December 2, 2022
  • December 2, 2022

Optimize DC motor drivers with current regulation

By on June 30, 2021 0


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What you will learn:

  • How does a DC motor work and what is the impact of back EMF?
  • Difference between direct current and stall current.
  • How are current regulations enforced in DC motor drivers?

Often the motor driver and power supply are loaded with large currents when starting a DC motor. Using examples of monolithic power systems (MPS), this article examines the current regulation function built into a myriad of motor driver ICs to deal with high current conditions. In many cases, the use of current regulation can allow designers to use a smaller motor-driver integrated circuit.

For simplicity, a brushed DC motor is used in all of the examples, but the processes described here can also be applied to brushless DC motor (BLDC) systems.

Basics of DC motors

Before discussing current limiting and regulating, it is important to consider how a DC motor works.

In its simplest form, a DC motor can be modeled as a voltage – called a reverse electromotive force (EMF) – in series with a resistance. Figure 1 shows this configuration. The back electromotive force is a voltage generated by the motor and it is proportional to the speed of the motor. The series resistance is simply the continuous resistance of the winding.

% {[ data-embed-type=”image” data-embed-id=”60dcd46e2a3ececa158b48b2″ data-embed-element=”span” data-embed-size=”640w” data-embed-alt=”1. An electrical model of a dc motor includes a power source, series resistance, and back EMF.” data-embed-src=”″ data-embed-caption=”1. An electrical model of a dc motor includes a power source, series resistance, and back EMF.” ]}%

Torque, the rotational force generated by the motor, is created when current flows through the motor.

If there is no mechanical load applied to the motor and a voltage (VSRC) is applied to the motor, then the motor runs and accelerates until the back electromotive force (VBEMF) rises to the same level as VSRC. At this point there is no current flow.

When torque is applied to the shaft, the motor slows down, causing VBEMF decrease by creating a voltage difference between VSRC and VBEMF. This voltage difference generates a current ((VSRC – VBEMF) / RS) that arises from the source.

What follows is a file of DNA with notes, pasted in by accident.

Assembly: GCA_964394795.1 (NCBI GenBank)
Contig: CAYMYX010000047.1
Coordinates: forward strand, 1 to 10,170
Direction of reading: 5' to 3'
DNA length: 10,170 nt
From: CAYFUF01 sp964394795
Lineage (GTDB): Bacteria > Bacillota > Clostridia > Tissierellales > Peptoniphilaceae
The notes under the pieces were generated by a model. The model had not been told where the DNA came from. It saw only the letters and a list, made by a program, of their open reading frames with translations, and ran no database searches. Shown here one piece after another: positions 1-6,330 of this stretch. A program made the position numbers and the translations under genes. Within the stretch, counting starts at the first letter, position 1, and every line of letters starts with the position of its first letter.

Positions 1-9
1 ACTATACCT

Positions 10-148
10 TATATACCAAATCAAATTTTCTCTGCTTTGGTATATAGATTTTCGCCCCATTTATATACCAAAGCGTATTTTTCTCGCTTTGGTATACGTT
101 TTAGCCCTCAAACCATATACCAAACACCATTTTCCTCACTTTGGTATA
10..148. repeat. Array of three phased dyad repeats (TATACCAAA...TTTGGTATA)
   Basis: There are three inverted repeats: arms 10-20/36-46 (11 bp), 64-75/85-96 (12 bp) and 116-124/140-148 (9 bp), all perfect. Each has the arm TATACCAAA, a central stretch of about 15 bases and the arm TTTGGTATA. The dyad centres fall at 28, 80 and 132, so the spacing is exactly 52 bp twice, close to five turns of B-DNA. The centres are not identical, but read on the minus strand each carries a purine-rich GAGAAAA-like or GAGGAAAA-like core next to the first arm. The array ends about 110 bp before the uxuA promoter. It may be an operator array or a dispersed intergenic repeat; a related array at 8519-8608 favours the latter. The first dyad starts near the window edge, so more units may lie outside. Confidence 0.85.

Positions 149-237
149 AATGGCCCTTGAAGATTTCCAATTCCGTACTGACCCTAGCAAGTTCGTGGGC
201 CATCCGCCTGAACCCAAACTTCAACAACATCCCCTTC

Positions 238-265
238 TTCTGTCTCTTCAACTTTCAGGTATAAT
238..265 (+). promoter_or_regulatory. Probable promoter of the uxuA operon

Note that this is a simplified and ideal approximation. In reality, there are losses and current is still flowing from the source.

Starting the engine

When the engine is stopped, VBEMF is 0 V. Figure 1 shows that when you apply voltage to the motor for the first time, the current is limited only by the series resistance of the motor. This resistance is usually quite low, resulting in a large current flow until the motor begins to spin. The current is generally much larger than the rated direct current of the motor. Figure 2 shows a small DC motor, and the board below shows the engine specifications.

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the board lists the rated continuous current at 1.25 A, which is the maximum allowable continuous torque load. With this value, one might think that the motor driver only needs to withstand a maximum current of 1.25 A.

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However, the stall current (the current flowing through the motor at rated voltage when the motor is stopped) is 3.3 A. This means that the motor driver must either be able to drive the stall current to rotate the motor. motor or provide current limitation to start the motor smoothly. Alternatively, the motor driver can activate an overcurrent protection (OCP) function. Devices that do not provide OCP could be damaged.

In addition, the large current required to start the motor must have a power supply that can withstand this high current. In battery powered systems, battery life is reduced by pulling high current pulses, even if they are of limited duration, so it is beneficial to limit the current when starting the engine.

Motor current regulation

Many motor driver integrated circuits include some form of current limiting or current regulation. figure 3 shows an example of a motor driver IC, the MP6522 from MPS, an H-bridge motor driver. The motor current is measured inside the IC by detecting the current in the two low side MOSFETs (LS -FET). This measurement is used by a current regulation circuit.